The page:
Otohematoma in cats: this is why the cat has swollen ears

Does the feline have a swollen or blood-filled ear? It could be otohematoma in the cat. Let’s see together what it is.

When living with a feline, or with any other pet, you pay attention to all possible physical and behavioural changes that your pet may suddenly present.

It can sometimes happen to see your furry friend’s ears swollen or hot and you wonder what the cause of this condition is. It could be a feline otohematoma. But let’s see together what it is and how we can help our four-legged friend.

Otohematoma in cats: causes and symptoms

The otohematoma is nothing more than a clot of blood that can occur at the level of the fin of the cat’s ear.

The auricular fin is one of the two parts that make up the external ear of our four-legged friend, the other part is the auricle.

The ear fin is made up of internal cartilage covered with skin and is filled with blood vessels. When the cartilage of the auricular fin presents a lesion, the vessels break and the blood escapes from the inside, creating an accumulation in that area and thus giving rise to an otohematoma.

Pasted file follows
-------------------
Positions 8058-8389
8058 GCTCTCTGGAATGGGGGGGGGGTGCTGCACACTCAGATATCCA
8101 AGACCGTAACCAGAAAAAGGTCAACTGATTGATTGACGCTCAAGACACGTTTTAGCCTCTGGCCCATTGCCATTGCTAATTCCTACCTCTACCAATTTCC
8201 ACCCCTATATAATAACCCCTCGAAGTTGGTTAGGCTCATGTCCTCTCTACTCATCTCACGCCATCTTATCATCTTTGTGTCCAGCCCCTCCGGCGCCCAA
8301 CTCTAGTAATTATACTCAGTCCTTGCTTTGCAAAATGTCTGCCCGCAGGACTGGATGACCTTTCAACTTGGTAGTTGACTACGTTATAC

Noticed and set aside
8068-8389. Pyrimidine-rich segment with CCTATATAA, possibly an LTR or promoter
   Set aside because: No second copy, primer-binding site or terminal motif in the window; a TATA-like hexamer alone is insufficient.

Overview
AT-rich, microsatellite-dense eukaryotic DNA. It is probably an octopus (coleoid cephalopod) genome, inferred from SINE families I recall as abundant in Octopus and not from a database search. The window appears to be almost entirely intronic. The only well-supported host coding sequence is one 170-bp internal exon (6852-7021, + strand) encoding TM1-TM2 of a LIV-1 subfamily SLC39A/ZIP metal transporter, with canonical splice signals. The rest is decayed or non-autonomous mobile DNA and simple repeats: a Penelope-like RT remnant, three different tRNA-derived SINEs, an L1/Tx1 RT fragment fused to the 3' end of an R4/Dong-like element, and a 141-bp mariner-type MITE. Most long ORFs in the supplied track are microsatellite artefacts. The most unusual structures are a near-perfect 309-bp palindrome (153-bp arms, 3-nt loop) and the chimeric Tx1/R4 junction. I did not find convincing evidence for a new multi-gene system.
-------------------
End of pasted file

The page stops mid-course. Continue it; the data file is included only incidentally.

The main causes of this condition are related to trauma:

  • Animal bites
  • The cat shakes its head hard
  • The feline scratches his ear hard (perhaps due to otitis)
  • Capillary fragility

The symptoms of otohematoma in cats appear as very visible symptoms, in fact we can note:

  • Ear swollen
  • Ear hot
  • Crumpled ear

The latter case could occur when the lesion that caused the cat’s ear hematoma has not been treated. In this case, the blood has already clotted and caused the ear cartilage to wrap.

Otohematoma in cats: here’s how to treat it

The otoematoma in cats is a benign condition. However, it is very important to treat it in time, as it could cause deformation of the cat’s auricle.

Also after treating this condition it is very important that it does not recur. To make this happen, it is absolutely necessary to treat the pathologies that may have caused it, such as otitis or atopic dermatitis of the cat, as they cause the feline to scratch or shake its head strongly.

That said, feline otohematoma is treated initially with aspiration and drainage of the hematoma, after which corticosteroids may be prescribed to relieve the cat’s itch. However, the best treatment for this condition is surgery.

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